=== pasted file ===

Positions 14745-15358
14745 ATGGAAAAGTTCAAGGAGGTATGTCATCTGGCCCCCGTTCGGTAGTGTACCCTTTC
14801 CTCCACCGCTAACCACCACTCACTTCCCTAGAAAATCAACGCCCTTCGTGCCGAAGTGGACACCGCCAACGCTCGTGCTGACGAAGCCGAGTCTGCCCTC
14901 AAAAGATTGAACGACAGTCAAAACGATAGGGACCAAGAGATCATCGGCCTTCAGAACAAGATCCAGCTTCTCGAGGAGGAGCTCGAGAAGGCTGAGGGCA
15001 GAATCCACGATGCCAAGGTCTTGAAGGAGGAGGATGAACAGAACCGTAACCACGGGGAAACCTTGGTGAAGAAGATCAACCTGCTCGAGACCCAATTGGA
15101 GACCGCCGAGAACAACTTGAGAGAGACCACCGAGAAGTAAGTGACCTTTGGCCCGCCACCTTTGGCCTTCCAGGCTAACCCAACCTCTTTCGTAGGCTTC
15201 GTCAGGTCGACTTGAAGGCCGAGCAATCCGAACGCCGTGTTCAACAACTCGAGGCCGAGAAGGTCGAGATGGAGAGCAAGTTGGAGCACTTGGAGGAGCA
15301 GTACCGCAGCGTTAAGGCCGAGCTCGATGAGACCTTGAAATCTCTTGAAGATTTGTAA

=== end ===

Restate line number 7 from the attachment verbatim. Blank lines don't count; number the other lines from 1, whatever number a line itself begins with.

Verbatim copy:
15201 GTCAGGTCGACTTGAAGGCCGAGCAATCCGAACGCCGTGTTCAACAACTCGAGGCCGAGAAGGTCGAGATGGAGAGCAAGTTGGAGCACTTGGAGGAGCA